* All photos by lotzacurls unless otherwise credited *
I’m not a big what if person, and I was never an always overly-prepared person. But I am friends with a few Search and Rescue volunteers. The one thing they’ve always emphasised, other than to be properly dressed and equipped for a hike, is to be prepared for a much longer stay outdoors, possibly even an overnight stay. It sounds scary and morbid, but that preparation could literally mean the difference between a rescue and a recovery.
It doesn’t happen often but when it does, hikers that must be rescued are often improperly dressed (cotton clothing, sneakers), poorly prepared for unexpected weather (no rain or cold weather gear) or sparsely equipped (no protection/shelter).
Most places you will hike won’t have cell service and an emergency can happen within a millisecond. Being a long way from your car could mean hours of waiting for help. Are you prepared?
1. Extra food/water and equipment
Regardless of where you’re heading, bring more food/water than you actually need. Weather can take a turn and leave you stranded, you could get lost, and injuries happen more often and faster than we think. All these circumstances could lead to spending much more time on the trail than intended, or even having to wait overnight for rescue. At least you won’t be hungry or dehydrated, and food can go a long way toward providing comfort.
2. Emergency blanket
This is probably my biggest non-negotiable. If you’re ever stuck outside overnight, packing a blanket is easier and more practical than starting a fire. An emergency blanket uses your body warmth to keep you alive, so it’s important to wrap it around you before things get too chilly. Sure, bring along an extra coat or thermal wear, but emergency blankets pack small and light and do a great job sealing heat close to your body, including your head.
3. First Aid kit
Always a good thing to have whenever you’re away from home, but super useful on a hike. Bring blister pads and moleskin (never underestimate what problems blisters could cause), pain relief (naproxen like Aleve, ibuprofen like Advil and acetaminophen like Tylenol), plasters and bandages, antiseptic spray/wipes, gauze dressings, and medical tape for sprains. I’ve only ever had to use my First Aid kit for myself a few times, but I’ve given out a lot of pills, gauze and tape to injured hikers on the trail. Stock back up when you get home, before putting away your kit.
4. Matches / firestarters
You may very well need to keep warm if you get stuck outside for longer than planned, even in the summer. It’s shocking how cold it can get overnight in the mountains, and most deaths from hypothermia happen between 0 and +10 degrees C and not in sub-zero temperatures, as most of us may suspect. I like bringing a ton of dryer lint (packed into a small Ziploc bag) and a few waterproof matches as my firestarters.
5. Headlamp w/ extra batteries
A headlamp is a huge aid when the sun is going down and the trees start blocking any remaining sunlight. And if you have to stay overnight, it’s a downright lifesaver. You can find your stuff in your bag, build a shelter, forage for kindling to build a fire, search for a lost trail…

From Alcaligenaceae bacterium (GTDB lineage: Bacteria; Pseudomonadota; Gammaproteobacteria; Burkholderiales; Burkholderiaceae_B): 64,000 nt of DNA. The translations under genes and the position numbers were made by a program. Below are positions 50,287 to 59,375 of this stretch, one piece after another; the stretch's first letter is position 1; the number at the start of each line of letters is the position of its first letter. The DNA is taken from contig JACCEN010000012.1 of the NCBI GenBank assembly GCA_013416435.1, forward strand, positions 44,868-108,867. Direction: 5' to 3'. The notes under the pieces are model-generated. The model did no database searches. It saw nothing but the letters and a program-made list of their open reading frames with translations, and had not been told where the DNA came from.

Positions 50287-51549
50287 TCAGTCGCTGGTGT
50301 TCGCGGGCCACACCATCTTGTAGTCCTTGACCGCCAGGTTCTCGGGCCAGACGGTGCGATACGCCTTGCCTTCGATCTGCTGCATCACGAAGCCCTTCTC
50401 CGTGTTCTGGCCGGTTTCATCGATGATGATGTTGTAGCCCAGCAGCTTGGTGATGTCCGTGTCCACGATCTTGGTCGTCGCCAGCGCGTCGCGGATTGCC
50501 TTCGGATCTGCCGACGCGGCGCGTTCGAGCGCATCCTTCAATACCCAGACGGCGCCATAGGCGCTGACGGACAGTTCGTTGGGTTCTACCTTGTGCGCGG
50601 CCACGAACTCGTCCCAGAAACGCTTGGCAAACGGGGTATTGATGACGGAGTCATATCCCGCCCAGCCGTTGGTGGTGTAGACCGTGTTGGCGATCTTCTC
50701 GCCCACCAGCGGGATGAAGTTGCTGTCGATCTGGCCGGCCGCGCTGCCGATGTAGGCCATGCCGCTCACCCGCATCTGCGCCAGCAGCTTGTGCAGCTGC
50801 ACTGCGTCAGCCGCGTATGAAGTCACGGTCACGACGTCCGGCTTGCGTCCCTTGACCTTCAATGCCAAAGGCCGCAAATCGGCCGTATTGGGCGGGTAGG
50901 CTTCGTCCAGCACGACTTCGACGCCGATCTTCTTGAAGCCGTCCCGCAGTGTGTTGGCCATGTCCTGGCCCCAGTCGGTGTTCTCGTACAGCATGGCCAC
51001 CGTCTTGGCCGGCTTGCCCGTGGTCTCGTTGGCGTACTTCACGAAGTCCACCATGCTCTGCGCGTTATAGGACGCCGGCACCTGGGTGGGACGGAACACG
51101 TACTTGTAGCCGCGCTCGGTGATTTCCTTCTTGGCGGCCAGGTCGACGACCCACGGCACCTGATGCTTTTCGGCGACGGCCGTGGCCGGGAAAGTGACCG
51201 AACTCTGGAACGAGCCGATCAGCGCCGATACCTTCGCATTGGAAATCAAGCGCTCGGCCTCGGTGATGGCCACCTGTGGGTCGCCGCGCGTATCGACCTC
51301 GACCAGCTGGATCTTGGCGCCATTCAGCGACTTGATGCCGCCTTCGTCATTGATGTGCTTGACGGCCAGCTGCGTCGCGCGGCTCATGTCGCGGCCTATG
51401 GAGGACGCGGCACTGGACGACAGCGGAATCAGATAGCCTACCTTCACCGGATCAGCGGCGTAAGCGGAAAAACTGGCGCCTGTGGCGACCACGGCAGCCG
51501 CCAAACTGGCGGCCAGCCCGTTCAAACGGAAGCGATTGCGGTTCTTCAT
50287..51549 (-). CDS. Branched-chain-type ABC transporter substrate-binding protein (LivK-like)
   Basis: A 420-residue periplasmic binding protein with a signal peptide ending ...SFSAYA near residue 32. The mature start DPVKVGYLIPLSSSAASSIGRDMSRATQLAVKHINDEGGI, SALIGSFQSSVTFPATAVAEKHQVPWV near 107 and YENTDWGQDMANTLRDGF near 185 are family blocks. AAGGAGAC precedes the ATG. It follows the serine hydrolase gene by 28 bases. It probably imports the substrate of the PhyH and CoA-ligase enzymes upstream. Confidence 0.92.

Don't forget extra batteries! You never know if your current ones are nearing the end of their life, and batteries die rather quickly when exposed to cold. So don’t be left in the dark; bring lots of life for your headlamp.
6. Paper topo map
Phones are useful for taking photos, but don’t rely on cell service or on the battery to keep your downloaded map accessible, especially in the cold. Bring a paper map and learn how to interpret it. Topography maps include ever-crucial contour lines and relief shading, as well as camping spots, rivers, creeks and lakes, service roads, and other points of interest. Here’s a short, simple and helpful video by REI on How to Read a Topo Map.
7. Toilet paper or tissues / Ziploc bag
No need to explain why you might need toilet paper or tissues out on your hike, but bringing a small Ziploc bag will allow you to carry your soiled paper back with you. It won’t smell if it’s in a sealable bag and you can throw it in the garbage bin at the trailhead. Don’t even think of leaving soiled toilet paper out there. (By the way, I see absolutely no harm in peeing in nature, as long as it’s far from a water source).
8. Sprays (Bear, bug and sun)
I’ve lugged a few important sprays under the same group here. Bear spray is an obvious necessity if you live in bear country. Keep in mind that preventing a bear encounter is the best way to avoid problems with wildlife (make lots of noise and look ahead on the trail as much as possible). Bear spray is to be used once/if a bear approaches you ONLY; it is not to be sprayed on your skin/clothes like insect repellent! Here’s a funny and entertaining (but legit) clip on Using bear spray, or a shorter one about how to use bear spray.
Sun protection is an obvious safety issue, but I’ve skimped on bug spray before and really regretted it. What a relief when you find yourself under attack by swarms of ravenous mosquitoes or black flies.
So there you have it!
Don't forget …
Most backpacks have built-in whistles near the chest strap. This can be extremely useful if you suffer a fall and land off-trail, or if an injury keeps you from being able to seek help. A whistle will alert people as to your location if you’re somehow not visible.
And lastly, I cannot stress the importance of telling people where you’ll be hiking and when you’re expected to return. You cannot be searched for if you’re not missed or if no one has a clue where you might be.
See you on the trails!
A few more articles you might enjoy: